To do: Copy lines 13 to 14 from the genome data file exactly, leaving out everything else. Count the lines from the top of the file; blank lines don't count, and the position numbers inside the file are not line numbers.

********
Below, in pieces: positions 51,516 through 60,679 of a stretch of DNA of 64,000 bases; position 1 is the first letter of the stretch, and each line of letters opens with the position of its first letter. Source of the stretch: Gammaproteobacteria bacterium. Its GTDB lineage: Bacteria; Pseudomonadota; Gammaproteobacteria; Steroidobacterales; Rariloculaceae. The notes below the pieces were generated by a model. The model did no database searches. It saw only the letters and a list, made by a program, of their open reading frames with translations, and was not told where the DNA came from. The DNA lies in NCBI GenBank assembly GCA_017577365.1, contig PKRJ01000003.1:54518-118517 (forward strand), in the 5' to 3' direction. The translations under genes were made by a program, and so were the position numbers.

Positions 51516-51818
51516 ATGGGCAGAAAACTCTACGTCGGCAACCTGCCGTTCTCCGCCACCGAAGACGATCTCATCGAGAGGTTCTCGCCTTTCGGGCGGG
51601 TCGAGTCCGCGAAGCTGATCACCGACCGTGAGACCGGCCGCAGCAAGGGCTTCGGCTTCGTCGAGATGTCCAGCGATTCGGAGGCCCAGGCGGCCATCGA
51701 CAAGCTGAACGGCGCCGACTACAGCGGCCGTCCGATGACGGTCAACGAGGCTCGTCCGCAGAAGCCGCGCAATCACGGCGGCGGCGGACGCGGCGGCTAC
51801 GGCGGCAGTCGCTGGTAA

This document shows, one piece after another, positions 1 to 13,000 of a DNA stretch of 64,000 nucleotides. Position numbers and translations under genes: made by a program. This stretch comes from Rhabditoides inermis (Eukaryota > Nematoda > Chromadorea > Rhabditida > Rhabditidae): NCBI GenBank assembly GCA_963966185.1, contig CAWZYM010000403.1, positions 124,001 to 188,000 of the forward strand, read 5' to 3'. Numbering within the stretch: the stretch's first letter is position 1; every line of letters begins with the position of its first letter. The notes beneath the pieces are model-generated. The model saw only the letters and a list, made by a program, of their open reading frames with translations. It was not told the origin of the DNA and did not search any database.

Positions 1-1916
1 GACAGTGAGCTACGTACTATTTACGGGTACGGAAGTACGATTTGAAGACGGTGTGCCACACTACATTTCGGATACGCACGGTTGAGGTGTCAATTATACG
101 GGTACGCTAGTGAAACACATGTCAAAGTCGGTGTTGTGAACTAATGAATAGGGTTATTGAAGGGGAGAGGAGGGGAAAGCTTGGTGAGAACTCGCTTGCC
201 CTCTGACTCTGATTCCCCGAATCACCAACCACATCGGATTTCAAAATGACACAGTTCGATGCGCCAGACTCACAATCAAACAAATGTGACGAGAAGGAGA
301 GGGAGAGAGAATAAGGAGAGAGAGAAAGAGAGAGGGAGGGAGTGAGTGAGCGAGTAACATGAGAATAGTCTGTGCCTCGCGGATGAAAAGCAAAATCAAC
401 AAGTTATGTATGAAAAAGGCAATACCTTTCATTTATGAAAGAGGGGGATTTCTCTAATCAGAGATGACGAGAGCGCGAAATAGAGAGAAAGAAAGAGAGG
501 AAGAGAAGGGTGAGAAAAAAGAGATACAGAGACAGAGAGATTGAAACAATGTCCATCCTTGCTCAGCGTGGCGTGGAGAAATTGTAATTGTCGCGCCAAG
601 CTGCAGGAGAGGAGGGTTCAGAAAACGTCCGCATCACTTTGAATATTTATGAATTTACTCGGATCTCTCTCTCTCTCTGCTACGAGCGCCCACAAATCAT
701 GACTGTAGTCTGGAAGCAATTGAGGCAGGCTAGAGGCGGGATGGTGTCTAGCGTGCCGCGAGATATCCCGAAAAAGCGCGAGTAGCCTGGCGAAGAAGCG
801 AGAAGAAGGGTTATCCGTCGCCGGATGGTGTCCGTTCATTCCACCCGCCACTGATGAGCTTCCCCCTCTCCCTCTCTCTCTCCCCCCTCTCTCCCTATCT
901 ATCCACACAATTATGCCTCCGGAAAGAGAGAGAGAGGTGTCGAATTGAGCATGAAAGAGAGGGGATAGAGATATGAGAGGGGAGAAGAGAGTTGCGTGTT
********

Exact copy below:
401 AAGTTATGTATGAAAAAGGCAATACCTTTCATTTATGAAAGAGGGGGATTTCTCTAATCAGAGATGACGAGAGCGCGAAATAGAGAGAAAGAAAGAGAGG
501 AAGAGAAGGGTGAGAAAAAAGAGATACAGAGACAGAGAGATTGAAACAATGTCCATCCTTGCTCAGCGTGGCGTGGAGAAATTGTAATTGTCGCGCCAAG